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A List of Famous People Who Are Middle Children

By The Web, ThinkingNo Comments

I’ve recently written about the benefits of being a middle child. Here is a list of Famous People who are Middle Children:

Abraham Lincoln, Politician &
Former President of the USA [Deceased]
According to Reader’s Digest
Image From & Copyright © bio.
Amy Schumer, Comedian & Actress
According to Reader’s Digest
Image From and Copyright © Page Six.
Bill Gates, Philanthropist and Founder of Microsoft
According to Reader’s Digest.
Image From & Copyright © The Telegraph.
Britney Spears, Singer
According to People
Image From & Copyright Celebrity Insider.
James Corden, Comedian & Actor
According to Reader’s Digest
Image From and Copyright © The Hollywood Reporter.
Jennifer Lopez, Singer & Actress
According to Reader’s Digest
Image From & Copyright © UPI.
John F. Kennedy, Politician &
Former President of the USA [Deceased]
According to Reader’s Digest
Image From & Copyright © History.

Katy Perry, Singer
According to Insider
Image From & Copyright © Glamour.
Martin Luther King, Reverend & Civil Rights Activist [Deceased]
According to Reader’s Digest
Image From & Copyright © History.

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The Benefits of Being The Middle Child

By Friends & Family, ThinkingNo Comments

Growing up I was the middle child. There are mixed views on whether the order of birth impacts on the individual, but my question is: How can it not? Especially when 80% of what we do is learned behaviour.

Research says that middle children are:

  • Adaptable.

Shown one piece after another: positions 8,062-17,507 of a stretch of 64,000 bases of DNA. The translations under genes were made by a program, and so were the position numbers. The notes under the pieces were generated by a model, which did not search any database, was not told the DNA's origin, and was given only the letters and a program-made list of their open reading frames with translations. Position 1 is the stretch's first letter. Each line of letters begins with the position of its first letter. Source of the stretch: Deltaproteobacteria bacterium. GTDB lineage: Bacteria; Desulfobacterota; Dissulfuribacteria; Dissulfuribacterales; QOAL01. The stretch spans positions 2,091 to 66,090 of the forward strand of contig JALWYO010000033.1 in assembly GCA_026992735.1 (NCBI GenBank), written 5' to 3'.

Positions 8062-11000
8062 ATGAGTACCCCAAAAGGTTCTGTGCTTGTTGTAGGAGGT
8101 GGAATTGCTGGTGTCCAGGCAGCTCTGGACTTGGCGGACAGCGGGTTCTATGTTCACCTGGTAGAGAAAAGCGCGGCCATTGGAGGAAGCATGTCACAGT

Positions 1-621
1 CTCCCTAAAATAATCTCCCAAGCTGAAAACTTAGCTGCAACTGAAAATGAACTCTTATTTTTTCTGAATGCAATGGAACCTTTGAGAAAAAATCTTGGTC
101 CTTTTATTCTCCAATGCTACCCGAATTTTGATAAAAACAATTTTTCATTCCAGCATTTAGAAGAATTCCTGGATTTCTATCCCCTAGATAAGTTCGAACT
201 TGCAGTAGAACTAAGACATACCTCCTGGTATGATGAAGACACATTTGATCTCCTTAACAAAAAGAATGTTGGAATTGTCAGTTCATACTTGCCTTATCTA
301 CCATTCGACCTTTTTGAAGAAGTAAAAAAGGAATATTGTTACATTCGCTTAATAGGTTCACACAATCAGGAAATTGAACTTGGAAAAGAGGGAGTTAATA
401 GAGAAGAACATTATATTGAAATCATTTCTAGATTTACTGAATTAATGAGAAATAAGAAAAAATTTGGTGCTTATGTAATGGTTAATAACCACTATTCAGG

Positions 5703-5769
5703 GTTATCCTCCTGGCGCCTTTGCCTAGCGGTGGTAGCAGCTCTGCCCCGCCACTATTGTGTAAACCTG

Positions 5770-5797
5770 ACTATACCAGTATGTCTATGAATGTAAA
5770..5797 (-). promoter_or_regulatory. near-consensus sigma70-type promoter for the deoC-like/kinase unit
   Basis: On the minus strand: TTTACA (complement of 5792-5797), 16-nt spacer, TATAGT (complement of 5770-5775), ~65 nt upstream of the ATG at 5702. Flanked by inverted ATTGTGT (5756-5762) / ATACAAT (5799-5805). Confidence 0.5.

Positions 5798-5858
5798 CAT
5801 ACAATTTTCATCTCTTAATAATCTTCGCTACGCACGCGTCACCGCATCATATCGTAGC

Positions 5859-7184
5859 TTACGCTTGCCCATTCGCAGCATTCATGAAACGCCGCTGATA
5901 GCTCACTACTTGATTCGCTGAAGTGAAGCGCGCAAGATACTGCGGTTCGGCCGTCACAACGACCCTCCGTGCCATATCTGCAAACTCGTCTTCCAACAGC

• More likely to take risks.
  • More Independent.
  • Better at articulating our view.
  • Have healthier and happier social relationships.
  • Are self-motivated.
  • Have realistic expectations.
  • Are responsible.
  • Are more empathic.
  • Value justice rather than money.
  • Good at working in teams.
  • Have strong leadership skills.
  • Are more patient.
  • Have less ego.
  • Are more likely to succeed in making changes to the world.
  • Do better in positions of great power and responsibility.
  • Are happy not being the centre of attention.
  • Are determined and driven to succeed.

I can’t help but wonder if this research was undertaken by middle children to make themselves sound good. Listing the above on a CV would definitely lead to someone landing an interview.

Take more independent as an example. I’d say I’m independent, but no more so that either of my brothers.

But the are some benefits to being the middle child. Being the middle child I’ve always had hand-me-downs. As a young child hand-me-downs were just part of growing up. But as an adult one of my brothers is into designer clothes. He doesn’t buy clothes often, but when he does I get his hand-me-downs. 

Another benefit is that I always have big brothers who have got my back and are a source of support. I always have older brothers to ask for advice and some of their advice has truly been invaluable.

Being the middle child has helped me to be more extroverted in social situations. It has helped me to learn how to work a room and make people laugh. This is probably to ensure that as a middle child I don’t get forgotten about. Even if this means being slightly dramatic at times to get my voice heard. I also make good use of pauses and silence to get the impact that I want in social situations.

There’s a freedom to being the middle child that comes from parents having no expectations, unlike expectations parents often put on the first born. This means that we middle children can do what we like, within reason and usually without disappointing our parents.

Being the middle child has helped me to be better at negotiation, compromise and sharing. This is due to having to consider others growing up.

Are you a middle child? What are the benefits you’ve found from your birth order? Leave a comment below.

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